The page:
An international conference on the Middle East in Warsaw next month is aimed at promoting stability in the region, not at demonizing Iran, the United States has said.
Meanwhile, Russia slammed the planned meeting co-hosted by Poland and the United States as 'counterproductive' because of what Moscow called its focus on countering Iran, and said it would not attend.
Addressing the UN Security Council on January 22, U.S. Ambassador Jonathan Cohen called the ministerial meeting a 'global brainstorming session' to 'develop the outline of a stronger security architecture' in the Middle East.
The February 13-14 event will include sessions on the humanitarian crises in Syria and Yemen, missile development, extremism, and cybersecurity, Cohen said.
'It is also not a venue to demonize or attack Iran,' he insisted.
But the U.S. envoy said the conference will acknowledge the need for action against Iran's missile program, the Shi'ite militant group Hizballah's tunnels from Lebanon into Israel, and recent rocket launches from Syria into Israel.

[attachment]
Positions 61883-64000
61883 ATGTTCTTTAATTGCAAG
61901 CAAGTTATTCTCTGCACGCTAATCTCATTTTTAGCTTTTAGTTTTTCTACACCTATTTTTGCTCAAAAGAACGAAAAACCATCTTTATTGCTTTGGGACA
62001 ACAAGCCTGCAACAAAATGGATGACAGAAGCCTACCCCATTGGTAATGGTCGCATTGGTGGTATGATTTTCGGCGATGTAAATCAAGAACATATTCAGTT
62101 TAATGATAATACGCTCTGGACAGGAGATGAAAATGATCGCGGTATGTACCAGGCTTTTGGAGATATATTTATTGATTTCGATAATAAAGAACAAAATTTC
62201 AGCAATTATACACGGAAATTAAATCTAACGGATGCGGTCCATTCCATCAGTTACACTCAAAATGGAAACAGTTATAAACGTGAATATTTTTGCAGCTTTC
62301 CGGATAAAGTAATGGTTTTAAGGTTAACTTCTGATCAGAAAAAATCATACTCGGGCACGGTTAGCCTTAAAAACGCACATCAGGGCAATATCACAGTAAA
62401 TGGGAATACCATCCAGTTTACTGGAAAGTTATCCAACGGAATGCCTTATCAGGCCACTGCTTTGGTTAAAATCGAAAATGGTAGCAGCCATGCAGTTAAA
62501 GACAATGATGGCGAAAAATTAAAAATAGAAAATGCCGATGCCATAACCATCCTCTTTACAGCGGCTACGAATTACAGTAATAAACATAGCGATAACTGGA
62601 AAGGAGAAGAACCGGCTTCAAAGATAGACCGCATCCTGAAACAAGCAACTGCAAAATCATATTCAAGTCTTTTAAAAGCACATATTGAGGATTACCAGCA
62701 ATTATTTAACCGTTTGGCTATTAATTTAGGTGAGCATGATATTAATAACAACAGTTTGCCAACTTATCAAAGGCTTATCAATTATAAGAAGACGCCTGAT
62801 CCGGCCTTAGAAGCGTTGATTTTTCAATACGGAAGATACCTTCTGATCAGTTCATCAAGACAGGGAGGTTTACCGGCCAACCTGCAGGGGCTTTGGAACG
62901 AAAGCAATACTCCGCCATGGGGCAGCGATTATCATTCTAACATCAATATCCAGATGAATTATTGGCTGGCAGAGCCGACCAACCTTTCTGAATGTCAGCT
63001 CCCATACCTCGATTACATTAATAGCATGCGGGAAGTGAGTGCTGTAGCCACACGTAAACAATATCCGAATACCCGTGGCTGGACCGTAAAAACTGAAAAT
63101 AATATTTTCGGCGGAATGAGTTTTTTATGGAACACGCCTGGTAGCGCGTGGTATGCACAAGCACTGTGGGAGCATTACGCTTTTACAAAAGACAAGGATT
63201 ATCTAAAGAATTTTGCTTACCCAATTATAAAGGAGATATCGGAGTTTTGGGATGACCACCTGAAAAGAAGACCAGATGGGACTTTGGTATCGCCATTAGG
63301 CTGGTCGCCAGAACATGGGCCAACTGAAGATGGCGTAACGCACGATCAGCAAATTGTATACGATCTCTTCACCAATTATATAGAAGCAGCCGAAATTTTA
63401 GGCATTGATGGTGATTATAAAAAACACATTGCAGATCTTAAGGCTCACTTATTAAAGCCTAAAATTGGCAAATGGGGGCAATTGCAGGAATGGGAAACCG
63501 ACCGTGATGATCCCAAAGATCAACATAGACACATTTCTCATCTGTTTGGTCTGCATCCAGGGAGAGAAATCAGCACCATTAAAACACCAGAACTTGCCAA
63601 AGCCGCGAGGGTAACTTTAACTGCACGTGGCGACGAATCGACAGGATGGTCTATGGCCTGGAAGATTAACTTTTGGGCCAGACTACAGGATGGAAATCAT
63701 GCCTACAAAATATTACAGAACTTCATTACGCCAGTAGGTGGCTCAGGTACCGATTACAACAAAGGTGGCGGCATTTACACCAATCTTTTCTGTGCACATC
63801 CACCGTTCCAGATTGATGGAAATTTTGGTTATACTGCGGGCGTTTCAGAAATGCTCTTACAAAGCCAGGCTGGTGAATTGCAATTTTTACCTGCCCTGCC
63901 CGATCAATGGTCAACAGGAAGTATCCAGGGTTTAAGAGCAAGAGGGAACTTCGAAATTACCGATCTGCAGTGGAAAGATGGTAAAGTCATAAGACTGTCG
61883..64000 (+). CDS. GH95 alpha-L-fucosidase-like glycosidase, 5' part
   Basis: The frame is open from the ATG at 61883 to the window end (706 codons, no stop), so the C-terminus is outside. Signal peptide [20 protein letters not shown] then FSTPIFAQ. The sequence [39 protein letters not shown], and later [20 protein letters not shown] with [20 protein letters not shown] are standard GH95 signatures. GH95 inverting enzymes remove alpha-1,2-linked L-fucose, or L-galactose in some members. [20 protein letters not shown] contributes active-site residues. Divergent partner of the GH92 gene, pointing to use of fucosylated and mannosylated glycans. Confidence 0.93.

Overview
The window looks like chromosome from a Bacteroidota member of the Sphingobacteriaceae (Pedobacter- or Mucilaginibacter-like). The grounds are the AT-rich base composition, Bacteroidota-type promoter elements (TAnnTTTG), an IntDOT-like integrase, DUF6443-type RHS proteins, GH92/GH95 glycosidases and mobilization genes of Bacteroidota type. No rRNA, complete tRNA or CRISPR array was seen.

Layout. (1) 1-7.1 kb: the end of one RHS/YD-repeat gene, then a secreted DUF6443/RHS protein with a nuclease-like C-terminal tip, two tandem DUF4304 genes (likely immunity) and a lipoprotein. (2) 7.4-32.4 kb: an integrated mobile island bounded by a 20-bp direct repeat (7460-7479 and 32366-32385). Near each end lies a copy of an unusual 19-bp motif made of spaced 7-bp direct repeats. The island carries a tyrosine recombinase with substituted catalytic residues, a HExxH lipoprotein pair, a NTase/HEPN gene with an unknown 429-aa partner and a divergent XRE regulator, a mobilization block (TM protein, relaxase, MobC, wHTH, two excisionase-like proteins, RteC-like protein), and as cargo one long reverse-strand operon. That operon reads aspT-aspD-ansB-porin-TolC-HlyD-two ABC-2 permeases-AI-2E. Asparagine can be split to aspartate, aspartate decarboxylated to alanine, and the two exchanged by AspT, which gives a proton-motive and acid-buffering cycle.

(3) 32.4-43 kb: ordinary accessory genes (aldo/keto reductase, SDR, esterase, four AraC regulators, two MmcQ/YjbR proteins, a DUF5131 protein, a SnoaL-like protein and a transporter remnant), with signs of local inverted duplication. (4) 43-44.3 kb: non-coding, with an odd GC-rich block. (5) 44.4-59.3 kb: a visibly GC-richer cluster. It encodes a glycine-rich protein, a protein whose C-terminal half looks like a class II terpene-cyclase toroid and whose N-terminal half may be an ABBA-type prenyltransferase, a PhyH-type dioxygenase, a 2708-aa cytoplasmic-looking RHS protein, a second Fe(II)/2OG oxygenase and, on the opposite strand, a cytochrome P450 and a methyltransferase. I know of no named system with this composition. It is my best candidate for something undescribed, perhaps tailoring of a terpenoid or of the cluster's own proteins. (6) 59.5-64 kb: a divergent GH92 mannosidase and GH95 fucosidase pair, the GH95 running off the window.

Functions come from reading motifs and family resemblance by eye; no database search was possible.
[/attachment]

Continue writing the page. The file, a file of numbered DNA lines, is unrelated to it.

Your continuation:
In remarks published on January 21, Polish Foreign Minister Jacek Czaputowicz said that Iran wasn't invited.
Iran has called the conference a U.S. 'anti-Iran circus,' while warning that Tehran could resort to unspecified 'counteraction' toward Poland.
Russia's Foreign Ministry released a statement on January 22 confirming that Russian officials will not attend the meeting, which it described as an 'anti-Iran platform.'
Russian Ambassador Vasily Nebenzya told the Security Council on January 22 that the conference will fail to bolster Middle East security because of its 'one-country aspect' and failure to address the Israeli-Palestinian conflict.
'Attempts to create some kind of military alliances in the region, holding different conferences and focusing on having a simplified unilateral approach to the region that is clearly linked just to Iran, is counterproductive,' Nebenzya said.
EU foreign-policy chief Federica Mogherini has said that she will not attend the Warsaw meeting, which has received a cool reception from European countries.
With reporting by AP and AFP RFE/RL
RFE/RL journalists report the news in 25 countries where a free press is banned by the government or not fully established.
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